Sexual health 

Serotonin regulates the sexual mood of a person. Serotonin, together with dopamine, increases the desire for sexual activities. 

Bone health 

If serotonin levels are high in the gut, it can weaken the bones. This can lead to fractures and osteoporosis.  

Problems associated with low serotonin levels 

Low serotonin can lead to certain health problems like 

  • Anxiety 
  • Depression 
  • Sleep issues 
  • Suicidal behaviour 
  • Post-traumatic disorder 
  • Phobias 
  • Panic disorder 
  • Mood disorders 
  • Memory issues 
  • Sexual functions 
  • Gastrointestinal issues 
  • Delay in wound healing 
  • Schizophrenia 

However, more research is required on how serotonin levels can affect physical and mental health conditions. 

Causes of low serotonin levels 

Low serotonin levels can be caused due to various reasons. 

  • Genetic factors 
  • Low-production of serotonin in the body 
  • Lack of exposure to natural light 
  • Chronic pain 
  • Lack of physical activity 
  • Body not able to use the serotonin  

Foods to increase serotonin levels 

Foods that can help with serotonin levels are  


Eggs are rich in protein that can boost serotonin levels. The egg yolk is rich in nutrients like 

  • Choline 
  • Tyrosine 
  • Biotin 
  • Omega 3 fatty acid 
  • Antioxidants  


Cheese is rich in the amino acid tryptophan. Include cheese in your diet to boost your serotonin levels. 


Pineapples can help increase serotonin levels. Try consuming fresh pineapples to boost the levels.  


Tofu is a good source of tryptophan. If you are a vegetarian tofu is suitable for you. 


Salmon is rich in tryptophan. Consume salmon with eggs to boost serotonin levels. It also offers other nutritional benefits like lowering blood pressure, helping balance cholesterol and also a good source of omega-3 fatty acids. 


Turkey is a good source of tryptophan. However, be watchful of your portion. 

Nuts and seeds 

Nuts and seeds are good sources of tryptophan. Regular consumption of nuts and seeds lowers the risk of heart disease.  

Other ways to increase serotonin levels 

There are other ways to increase serotonin levels.  


Sunlight can help with seasonal affective disorder and other mood disorders. Exposure to sunlight can help increase serotonin levels. Try to get sunlight for at least 10-15 minutes daily.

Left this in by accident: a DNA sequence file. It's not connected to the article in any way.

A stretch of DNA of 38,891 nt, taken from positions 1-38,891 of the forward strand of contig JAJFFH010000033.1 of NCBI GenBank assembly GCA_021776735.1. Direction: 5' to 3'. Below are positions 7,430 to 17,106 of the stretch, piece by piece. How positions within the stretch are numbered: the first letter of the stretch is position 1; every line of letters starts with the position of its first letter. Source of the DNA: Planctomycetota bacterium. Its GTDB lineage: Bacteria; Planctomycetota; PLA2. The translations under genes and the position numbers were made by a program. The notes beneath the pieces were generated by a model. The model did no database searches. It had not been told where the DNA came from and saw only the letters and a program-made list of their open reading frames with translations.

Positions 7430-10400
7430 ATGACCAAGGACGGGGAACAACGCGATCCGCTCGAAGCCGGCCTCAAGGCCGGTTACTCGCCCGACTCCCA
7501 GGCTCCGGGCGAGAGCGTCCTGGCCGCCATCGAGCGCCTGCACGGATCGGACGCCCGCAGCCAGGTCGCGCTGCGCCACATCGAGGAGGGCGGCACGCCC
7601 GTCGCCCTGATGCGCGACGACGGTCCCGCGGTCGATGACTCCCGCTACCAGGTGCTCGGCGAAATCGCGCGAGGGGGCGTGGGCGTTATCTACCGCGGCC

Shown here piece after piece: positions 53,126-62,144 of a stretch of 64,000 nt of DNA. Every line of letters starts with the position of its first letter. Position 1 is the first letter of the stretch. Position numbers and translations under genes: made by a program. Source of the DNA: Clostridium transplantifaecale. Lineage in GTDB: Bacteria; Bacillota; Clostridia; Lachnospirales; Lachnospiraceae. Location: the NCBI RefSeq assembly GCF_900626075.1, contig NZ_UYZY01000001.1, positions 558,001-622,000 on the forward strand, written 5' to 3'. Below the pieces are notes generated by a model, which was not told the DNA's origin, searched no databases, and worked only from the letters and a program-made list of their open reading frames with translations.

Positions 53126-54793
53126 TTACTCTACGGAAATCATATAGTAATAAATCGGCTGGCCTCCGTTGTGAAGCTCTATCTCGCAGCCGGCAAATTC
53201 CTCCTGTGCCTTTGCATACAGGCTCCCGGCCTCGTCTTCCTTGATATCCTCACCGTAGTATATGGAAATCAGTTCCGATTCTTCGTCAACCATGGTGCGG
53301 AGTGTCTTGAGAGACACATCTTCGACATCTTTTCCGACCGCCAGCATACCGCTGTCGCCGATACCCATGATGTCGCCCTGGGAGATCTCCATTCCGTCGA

Exposure to sunlight not only increases the production of serotonin but also increases vitamin D levels. If you are not able to get sunlight, try light therapy. 


Dietary and herbal supplements can help to increase the production of serotonin levels.  

Medication to increase serotonin levels 

Serotonin receptors can help with low serotonin levels. Antidepressants can block the reabsorption and recycling of serotonin, which allows the serotonin to be retained in the brain. 

Serotonin-norepinephrine reuptake inhibitors and selective serotonin reuptake inhibitors are commonly used to treat low serotonin levels. Monoamine oxidase inhibitors are a type of depressant that blocks the enzyme that breaks down serotonin. 


Serotonin is important in bodily functions like sleep, mood, appetite, digestion, blood clotting, sexual desires and anxiety. Low levels of serotonin levels can lead to psychological and physical health problems. 

In some cases, the body will produce enough serotonin, but it cannot use it. The way the body uses serotonin is still under research. Exposure to sunlight and regular physical activity can help boost serotonin levels. 


The Information including but not limited to text, graphics, images and other material contained on this blog are intended for education and awareness only. No material on this blog is intended to be a substitute for professional medical help including diagnosis or treatment. It is always advisable to consult medical professional before relying on the content. Neither the Author nor Star Health and Allied Insurance Co. Ltd accepts any responsibility for any potential risk to any visitor/reader.